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Ranked: The Most Popular Websites Since 1993

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The Most Popular Websites Since 1993

The internet has become an increasingly important part of our everyday lives.

While it’s hard to imagine modern life without Google or YouTube, it’s interesting to reflect on how much the web has changed over the last few decades.

This animation by Captain Gizmo provides a historical rundown of the most popular websites since 1993, showing how much the internet has evolved since the early ’90s.

The Top Websites

While the web has changed drastically over the years, the top-ranking websites have remained relatively consistent. Here’s a look at the websites with the most traffic since 1993, and when each site held the number one spot:

Date RangeTop Ranking Website
Highest Number of Monthly Visits
Jan 1993 - Jun 2000AOL405,000,000
Jul 2000 - May 2006
Yahoo
5,500,000,000
Jun 2006 - Jul 2008
Google8,300,000,000
Aug 2008 - Jun 2010
Yahoo11,600,000,000
Jul 2010 - current
Google81,000,000,000

*Note: Numbers rounded for clarity.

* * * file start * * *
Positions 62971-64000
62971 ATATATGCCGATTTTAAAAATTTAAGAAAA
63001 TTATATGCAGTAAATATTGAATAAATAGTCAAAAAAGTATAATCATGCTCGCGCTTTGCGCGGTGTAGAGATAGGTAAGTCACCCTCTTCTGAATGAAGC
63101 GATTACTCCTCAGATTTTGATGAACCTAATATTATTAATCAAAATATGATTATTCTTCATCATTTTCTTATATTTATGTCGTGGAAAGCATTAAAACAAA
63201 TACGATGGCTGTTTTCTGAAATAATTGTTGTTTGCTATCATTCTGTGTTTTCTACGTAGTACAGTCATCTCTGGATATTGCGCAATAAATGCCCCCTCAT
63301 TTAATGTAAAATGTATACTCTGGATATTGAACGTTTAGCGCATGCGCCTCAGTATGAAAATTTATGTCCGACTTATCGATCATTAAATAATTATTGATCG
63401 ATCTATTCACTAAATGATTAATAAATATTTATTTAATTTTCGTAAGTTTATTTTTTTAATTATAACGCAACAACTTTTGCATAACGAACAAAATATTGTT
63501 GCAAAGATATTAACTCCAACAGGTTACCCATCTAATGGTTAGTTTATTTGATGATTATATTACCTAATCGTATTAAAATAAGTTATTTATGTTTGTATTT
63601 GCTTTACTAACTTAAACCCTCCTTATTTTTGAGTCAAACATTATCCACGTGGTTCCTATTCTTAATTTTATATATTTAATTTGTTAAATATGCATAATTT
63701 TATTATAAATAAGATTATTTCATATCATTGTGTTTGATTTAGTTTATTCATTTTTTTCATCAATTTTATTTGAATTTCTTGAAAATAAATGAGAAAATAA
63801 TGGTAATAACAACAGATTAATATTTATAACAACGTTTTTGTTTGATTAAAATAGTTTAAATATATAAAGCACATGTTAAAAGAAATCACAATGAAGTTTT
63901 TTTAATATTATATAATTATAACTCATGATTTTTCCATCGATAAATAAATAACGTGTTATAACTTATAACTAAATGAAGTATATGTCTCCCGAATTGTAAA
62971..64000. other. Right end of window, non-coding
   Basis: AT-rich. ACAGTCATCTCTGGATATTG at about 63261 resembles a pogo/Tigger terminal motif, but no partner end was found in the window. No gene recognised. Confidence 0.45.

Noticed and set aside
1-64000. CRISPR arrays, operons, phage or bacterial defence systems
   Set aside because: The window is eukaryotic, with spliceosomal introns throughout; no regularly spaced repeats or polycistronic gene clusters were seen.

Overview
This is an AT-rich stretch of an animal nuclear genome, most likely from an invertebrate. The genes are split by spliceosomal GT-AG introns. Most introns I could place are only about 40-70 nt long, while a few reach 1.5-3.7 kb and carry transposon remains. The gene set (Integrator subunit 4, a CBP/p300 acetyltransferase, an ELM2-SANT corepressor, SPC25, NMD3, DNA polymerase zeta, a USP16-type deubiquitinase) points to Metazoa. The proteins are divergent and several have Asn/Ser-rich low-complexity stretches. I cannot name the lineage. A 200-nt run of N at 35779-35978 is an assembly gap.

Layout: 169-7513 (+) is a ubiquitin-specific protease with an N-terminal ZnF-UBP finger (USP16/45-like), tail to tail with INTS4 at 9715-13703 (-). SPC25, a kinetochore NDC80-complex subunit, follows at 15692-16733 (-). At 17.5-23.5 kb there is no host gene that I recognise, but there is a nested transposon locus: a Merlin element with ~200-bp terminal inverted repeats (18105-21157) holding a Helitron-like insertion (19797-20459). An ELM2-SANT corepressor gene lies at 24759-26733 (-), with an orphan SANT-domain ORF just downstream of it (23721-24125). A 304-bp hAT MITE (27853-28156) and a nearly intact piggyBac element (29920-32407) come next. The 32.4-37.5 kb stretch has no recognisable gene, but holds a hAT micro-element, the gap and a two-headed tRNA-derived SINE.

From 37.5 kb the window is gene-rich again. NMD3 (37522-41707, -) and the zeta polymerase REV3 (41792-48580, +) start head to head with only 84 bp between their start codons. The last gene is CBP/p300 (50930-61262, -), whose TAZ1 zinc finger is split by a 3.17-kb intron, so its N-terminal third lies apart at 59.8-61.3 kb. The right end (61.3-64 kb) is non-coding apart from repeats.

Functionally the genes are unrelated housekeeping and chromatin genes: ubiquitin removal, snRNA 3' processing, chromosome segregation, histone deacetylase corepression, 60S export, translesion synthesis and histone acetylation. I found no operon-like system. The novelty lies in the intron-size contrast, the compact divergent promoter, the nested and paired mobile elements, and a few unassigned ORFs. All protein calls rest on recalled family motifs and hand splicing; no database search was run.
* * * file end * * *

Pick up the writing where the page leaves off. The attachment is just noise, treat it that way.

AOL

AOL was one of the first major web portals, back in the era of CD-ROMs and dial-up modems. In its heyday, the company dominated the market, largely due to an aggressive free trial campaign that cost millions (possibly even billions) of dollars to execute.

Despite the large investment, the campaign worked—at its peak, AOL had over 30 million users, and a market cap of over $200 billion. It was the most popular website online until the early 2000s, when broadband started to replace dial-up. As the sands shifted, AOL struggled to stay relevant and was eventually sold to Verizon for just $4.4 billion.

Yahoo

Following AOL’s downfall, Yahoo became the next internet giant.

Starting off as a web directory, Yahoo was the first website to offer localized indexes for major cities. At Yahoo’s zenith, it was worth $125 billion, but a series of missed opportunities and failed acquisitions meant that it could not keep up. Like AOL, Yahoo is now also owned by Verizon, but remains a top 10 website globally.

Google

It’s no surprise that Google currently comes in at number one. It started out in the early ’90s as a university research project. Today, it’s become virtually synonymous with the internet, which makes sense, considering 90% of all internet searches are made on Google-owned properties.

Old School Search Engines

Prior to Google’s success, there were several other go-to search engines that paved the way for Google in many ways: